All these and individual hopelessness are as much responsible for the Iranian’s discontent as is the impact of low oil prices; US sanctions against Iran’s nuclear ambitions, which, despite a United Nations-sponsored agreement okayed by the Barack Obama administration will not be ratified by President Donald Trump; or Teheran’s costly foreign policy adventures in Syria, Iraq, Yemen and Lebanon, effectively what it sees as a counter to Saudi’s ambitions of regional hegemony.

Not that Iran’s headline economic fundamentals are bad. “Real GDP growth”, explained Catriona Purfield, head of the International Monetary Fund (IMF’s) Article IV Mission to Teheran last month, “is projected to reach 4.2 per cent in 2017/18 and is expected to be sustained or even rise towards 4.5 per cent over the medium-term if financial sector reform takes hold. Inflation is projected to pick up temporarily in 2018/19 from 9.9 per cent in 2017/18 if a fuel price increase is approved, and return to single digits in the medium-term, aided by prudent policies”.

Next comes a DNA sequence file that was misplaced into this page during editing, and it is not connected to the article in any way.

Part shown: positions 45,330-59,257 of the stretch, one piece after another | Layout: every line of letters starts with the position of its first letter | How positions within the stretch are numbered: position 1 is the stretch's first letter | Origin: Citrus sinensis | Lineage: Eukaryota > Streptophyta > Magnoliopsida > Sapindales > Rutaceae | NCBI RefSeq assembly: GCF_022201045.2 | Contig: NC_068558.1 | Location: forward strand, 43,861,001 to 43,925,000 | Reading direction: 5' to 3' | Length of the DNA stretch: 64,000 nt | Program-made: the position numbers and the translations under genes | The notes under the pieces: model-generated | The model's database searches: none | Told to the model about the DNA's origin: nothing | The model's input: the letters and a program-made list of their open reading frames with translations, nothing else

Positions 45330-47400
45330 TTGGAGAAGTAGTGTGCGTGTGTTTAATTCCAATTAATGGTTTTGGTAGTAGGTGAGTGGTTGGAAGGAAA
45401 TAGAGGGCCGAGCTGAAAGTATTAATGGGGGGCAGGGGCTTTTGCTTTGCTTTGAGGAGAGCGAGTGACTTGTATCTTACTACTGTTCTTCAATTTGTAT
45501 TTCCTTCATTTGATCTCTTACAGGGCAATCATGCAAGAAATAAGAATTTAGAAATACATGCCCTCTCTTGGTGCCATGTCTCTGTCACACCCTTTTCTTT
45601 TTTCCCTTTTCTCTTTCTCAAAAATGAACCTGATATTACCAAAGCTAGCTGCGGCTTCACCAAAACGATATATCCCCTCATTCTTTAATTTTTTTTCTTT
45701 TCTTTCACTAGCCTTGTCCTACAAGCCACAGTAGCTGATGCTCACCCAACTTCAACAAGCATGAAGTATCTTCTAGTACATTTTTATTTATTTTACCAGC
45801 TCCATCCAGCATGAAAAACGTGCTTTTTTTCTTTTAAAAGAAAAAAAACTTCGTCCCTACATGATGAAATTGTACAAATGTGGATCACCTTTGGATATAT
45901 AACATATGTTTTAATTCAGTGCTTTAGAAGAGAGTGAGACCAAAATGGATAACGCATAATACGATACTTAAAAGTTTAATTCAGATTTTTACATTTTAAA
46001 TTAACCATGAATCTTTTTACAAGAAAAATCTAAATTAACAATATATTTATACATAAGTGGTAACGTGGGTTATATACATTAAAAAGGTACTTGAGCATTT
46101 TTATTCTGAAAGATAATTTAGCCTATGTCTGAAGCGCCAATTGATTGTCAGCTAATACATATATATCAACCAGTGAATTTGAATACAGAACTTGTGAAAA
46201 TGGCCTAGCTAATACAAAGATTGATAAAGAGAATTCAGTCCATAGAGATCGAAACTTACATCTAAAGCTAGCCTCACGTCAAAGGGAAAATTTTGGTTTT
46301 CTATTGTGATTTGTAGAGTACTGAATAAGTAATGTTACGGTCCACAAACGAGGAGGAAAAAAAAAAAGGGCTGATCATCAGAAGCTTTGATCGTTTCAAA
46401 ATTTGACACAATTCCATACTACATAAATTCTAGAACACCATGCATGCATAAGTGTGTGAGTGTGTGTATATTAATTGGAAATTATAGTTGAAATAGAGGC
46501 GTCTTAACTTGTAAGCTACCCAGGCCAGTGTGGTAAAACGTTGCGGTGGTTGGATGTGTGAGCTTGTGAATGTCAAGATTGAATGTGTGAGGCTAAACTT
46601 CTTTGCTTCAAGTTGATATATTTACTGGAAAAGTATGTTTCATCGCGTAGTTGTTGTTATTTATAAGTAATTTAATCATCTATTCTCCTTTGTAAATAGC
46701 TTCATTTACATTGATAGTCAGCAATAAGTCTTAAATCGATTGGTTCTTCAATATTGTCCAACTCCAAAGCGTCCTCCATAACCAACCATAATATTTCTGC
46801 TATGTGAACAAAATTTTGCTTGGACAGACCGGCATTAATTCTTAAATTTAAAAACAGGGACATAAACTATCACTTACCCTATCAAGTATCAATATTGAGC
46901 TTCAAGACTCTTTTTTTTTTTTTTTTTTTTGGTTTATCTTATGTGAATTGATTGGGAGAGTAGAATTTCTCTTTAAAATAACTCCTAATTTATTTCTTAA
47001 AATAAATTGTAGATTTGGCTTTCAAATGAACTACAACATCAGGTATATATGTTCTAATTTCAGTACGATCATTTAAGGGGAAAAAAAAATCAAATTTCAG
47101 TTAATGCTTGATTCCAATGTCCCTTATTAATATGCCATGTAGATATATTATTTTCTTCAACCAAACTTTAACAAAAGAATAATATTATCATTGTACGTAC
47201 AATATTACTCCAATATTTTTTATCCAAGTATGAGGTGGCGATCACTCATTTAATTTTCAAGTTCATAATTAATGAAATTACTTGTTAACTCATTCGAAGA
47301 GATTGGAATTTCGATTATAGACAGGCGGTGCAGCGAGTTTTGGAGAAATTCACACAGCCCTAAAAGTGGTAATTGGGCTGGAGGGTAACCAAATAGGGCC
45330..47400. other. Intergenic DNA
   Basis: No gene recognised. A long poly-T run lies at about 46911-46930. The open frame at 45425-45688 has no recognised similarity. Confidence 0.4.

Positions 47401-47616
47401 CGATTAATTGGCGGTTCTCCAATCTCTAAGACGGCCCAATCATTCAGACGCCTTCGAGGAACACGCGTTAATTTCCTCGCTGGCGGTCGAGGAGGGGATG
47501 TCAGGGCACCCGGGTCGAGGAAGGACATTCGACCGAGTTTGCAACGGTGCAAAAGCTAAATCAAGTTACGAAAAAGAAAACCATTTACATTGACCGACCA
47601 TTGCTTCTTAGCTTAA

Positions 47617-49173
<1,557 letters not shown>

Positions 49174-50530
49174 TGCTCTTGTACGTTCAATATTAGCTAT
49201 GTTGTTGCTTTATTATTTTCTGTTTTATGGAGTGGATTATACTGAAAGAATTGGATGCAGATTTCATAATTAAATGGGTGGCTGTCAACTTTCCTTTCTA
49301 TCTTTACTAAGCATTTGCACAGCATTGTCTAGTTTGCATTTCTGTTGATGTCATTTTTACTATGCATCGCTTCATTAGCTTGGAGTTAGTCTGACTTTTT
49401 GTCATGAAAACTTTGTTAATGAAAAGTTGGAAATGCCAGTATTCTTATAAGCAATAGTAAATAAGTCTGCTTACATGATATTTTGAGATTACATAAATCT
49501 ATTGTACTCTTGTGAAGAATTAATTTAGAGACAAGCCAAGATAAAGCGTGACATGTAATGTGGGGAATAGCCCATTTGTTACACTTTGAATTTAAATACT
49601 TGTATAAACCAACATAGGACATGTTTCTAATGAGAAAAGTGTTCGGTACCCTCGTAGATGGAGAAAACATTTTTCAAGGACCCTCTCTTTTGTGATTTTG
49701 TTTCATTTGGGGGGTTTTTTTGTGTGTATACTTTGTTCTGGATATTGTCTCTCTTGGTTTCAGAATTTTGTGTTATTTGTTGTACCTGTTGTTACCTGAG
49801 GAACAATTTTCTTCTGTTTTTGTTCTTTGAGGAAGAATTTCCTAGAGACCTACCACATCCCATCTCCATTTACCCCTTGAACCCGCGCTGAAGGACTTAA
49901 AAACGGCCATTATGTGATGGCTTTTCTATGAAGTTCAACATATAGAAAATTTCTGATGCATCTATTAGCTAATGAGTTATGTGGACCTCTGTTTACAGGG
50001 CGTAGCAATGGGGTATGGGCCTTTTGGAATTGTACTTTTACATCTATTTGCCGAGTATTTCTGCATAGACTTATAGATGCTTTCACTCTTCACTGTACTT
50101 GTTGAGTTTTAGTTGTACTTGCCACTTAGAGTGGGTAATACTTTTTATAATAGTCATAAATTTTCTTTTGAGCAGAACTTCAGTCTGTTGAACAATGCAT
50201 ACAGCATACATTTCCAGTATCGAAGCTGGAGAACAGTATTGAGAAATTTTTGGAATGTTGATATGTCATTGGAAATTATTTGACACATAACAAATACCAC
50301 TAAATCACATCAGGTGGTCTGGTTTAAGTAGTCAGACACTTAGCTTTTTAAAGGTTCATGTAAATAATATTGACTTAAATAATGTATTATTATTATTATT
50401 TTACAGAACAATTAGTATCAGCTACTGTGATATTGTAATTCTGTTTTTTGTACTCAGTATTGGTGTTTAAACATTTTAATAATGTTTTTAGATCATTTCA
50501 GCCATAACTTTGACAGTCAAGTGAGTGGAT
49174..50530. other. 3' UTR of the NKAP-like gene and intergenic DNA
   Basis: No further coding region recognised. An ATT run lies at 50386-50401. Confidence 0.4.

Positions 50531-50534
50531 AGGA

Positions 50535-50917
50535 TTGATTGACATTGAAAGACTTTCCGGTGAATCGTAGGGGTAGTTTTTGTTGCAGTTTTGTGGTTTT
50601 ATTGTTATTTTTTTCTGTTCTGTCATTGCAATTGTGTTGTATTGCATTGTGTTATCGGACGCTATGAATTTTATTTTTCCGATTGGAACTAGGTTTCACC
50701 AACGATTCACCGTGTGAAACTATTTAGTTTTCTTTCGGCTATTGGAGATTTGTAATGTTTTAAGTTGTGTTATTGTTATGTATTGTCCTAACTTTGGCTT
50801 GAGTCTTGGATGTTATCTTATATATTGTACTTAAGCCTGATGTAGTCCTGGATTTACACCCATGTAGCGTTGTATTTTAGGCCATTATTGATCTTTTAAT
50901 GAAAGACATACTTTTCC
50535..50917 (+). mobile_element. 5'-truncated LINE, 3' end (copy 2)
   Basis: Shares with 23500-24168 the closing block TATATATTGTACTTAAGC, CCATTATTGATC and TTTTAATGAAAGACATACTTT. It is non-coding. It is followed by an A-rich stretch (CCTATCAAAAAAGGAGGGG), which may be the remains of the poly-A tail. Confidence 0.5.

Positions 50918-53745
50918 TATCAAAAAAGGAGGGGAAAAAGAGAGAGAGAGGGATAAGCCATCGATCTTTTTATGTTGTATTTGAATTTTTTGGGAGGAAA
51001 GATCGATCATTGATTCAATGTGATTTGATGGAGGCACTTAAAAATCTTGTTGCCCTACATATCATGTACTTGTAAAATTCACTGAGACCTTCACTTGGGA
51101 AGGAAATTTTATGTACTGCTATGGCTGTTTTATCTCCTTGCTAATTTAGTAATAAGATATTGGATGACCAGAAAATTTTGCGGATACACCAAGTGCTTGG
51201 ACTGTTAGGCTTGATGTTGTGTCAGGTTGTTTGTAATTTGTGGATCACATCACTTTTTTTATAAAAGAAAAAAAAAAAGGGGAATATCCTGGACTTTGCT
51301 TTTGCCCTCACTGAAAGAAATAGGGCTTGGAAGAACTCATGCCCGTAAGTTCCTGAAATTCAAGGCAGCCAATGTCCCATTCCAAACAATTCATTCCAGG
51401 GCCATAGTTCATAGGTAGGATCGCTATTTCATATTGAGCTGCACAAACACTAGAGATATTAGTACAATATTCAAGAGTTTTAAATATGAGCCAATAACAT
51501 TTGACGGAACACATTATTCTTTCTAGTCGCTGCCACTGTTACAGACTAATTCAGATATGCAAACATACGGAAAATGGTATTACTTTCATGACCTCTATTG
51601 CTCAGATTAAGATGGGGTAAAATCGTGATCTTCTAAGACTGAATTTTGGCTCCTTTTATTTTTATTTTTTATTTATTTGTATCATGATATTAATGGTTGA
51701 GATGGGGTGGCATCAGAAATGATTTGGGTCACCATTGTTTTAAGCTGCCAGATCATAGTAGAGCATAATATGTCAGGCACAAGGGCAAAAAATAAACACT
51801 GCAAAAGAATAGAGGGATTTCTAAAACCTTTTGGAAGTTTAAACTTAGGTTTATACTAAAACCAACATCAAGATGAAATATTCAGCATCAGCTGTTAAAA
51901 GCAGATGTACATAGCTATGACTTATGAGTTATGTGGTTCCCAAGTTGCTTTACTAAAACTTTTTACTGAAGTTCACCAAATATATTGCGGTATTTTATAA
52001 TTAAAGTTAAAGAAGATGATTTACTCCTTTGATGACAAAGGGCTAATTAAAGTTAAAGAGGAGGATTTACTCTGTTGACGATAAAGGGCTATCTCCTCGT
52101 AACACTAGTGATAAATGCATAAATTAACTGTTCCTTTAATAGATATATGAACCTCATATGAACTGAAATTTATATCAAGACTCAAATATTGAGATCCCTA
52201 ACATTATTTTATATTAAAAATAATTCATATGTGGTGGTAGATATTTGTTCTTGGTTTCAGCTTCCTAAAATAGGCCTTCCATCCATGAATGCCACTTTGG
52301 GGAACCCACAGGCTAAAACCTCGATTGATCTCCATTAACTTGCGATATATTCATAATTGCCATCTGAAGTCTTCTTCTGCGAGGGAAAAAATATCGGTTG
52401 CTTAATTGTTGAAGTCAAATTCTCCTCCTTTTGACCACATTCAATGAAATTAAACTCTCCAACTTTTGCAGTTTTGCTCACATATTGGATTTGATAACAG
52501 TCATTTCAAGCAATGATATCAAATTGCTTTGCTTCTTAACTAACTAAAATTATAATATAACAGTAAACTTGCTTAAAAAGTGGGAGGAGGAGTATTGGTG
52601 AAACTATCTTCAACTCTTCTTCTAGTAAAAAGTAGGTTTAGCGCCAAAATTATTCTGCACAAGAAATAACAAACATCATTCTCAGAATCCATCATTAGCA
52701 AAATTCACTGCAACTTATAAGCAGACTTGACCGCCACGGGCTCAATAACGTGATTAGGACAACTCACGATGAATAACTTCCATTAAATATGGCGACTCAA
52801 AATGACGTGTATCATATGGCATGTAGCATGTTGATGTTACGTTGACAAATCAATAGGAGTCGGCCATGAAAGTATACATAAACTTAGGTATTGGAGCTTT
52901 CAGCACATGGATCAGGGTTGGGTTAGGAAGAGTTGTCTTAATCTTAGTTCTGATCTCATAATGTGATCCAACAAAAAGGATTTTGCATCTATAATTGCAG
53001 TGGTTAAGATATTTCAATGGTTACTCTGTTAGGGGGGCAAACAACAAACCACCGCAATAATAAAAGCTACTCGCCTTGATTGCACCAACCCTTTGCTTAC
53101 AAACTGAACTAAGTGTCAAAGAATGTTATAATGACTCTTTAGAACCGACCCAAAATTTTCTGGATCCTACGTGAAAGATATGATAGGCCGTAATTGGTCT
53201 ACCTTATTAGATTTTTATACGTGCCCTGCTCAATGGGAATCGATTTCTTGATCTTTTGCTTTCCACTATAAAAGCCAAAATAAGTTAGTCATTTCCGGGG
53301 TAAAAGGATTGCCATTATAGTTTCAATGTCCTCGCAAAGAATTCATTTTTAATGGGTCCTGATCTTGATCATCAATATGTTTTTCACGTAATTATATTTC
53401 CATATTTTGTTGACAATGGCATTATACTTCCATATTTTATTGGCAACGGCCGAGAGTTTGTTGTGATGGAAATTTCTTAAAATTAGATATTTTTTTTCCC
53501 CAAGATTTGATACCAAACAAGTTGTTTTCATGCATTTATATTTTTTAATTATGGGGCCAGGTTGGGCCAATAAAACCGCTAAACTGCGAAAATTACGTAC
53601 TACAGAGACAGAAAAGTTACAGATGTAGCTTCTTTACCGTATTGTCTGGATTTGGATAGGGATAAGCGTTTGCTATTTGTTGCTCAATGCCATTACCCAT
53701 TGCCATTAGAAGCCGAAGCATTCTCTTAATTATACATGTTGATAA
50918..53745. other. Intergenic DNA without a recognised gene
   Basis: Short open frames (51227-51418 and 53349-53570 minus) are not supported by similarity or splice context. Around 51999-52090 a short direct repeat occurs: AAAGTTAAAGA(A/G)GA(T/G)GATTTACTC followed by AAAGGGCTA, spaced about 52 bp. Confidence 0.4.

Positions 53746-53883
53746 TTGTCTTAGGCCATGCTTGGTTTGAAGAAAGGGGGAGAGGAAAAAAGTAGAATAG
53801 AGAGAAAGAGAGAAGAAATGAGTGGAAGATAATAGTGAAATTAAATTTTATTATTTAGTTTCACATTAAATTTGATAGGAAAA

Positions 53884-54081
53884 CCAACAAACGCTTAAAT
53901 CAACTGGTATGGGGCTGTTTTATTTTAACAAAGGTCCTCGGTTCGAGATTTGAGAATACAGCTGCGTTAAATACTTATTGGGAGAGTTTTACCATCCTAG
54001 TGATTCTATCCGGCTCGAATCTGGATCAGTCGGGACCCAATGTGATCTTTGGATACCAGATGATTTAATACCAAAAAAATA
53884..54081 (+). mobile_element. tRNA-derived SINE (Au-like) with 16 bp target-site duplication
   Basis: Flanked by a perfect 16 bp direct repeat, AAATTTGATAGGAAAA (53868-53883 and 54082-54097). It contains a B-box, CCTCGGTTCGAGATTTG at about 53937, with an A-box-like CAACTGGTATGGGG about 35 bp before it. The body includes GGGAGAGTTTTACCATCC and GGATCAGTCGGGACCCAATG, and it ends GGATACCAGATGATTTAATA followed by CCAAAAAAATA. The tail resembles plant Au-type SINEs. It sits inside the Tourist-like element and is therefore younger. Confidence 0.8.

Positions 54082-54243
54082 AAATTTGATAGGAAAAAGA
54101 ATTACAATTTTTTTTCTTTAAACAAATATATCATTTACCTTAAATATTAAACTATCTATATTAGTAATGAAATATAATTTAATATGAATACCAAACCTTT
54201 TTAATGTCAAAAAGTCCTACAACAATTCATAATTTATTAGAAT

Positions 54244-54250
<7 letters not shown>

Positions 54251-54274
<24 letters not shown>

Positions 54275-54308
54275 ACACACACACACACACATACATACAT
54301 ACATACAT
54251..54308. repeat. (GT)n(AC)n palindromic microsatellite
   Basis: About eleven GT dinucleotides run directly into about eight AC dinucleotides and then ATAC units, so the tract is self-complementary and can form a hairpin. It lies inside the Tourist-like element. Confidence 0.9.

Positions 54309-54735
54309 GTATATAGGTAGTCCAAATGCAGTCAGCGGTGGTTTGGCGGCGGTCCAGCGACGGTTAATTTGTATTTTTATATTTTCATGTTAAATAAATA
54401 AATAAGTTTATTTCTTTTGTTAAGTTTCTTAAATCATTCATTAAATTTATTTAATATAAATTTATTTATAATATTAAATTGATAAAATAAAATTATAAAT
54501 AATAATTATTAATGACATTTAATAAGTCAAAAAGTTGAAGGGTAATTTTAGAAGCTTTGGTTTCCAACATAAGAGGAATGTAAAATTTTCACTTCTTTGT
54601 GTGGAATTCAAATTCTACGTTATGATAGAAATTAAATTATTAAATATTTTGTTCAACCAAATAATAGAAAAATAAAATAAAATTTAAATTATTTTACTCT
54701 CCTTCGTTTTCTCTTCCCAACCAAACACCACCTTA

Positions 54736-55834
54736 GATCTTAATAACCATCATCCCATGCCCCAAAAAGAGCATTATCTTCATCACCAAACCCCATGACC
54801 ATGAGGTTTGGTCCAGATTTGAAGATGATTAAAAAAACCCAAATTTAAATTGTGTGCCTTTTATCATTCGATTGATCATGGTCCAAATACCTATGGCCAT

Iran’s current account balance, too, is projected at 5.1 and 5.9 per cent for this year and next year, respectively. This is a record of all transactions in the balance of payments covering the exports and imports of goods and services, payments of income, and current transfers between residents of a country and non-residents. This should be viewed in the context of Iran’s overall fiscal balance, which is projected at minus 2.2 per cent for the same years.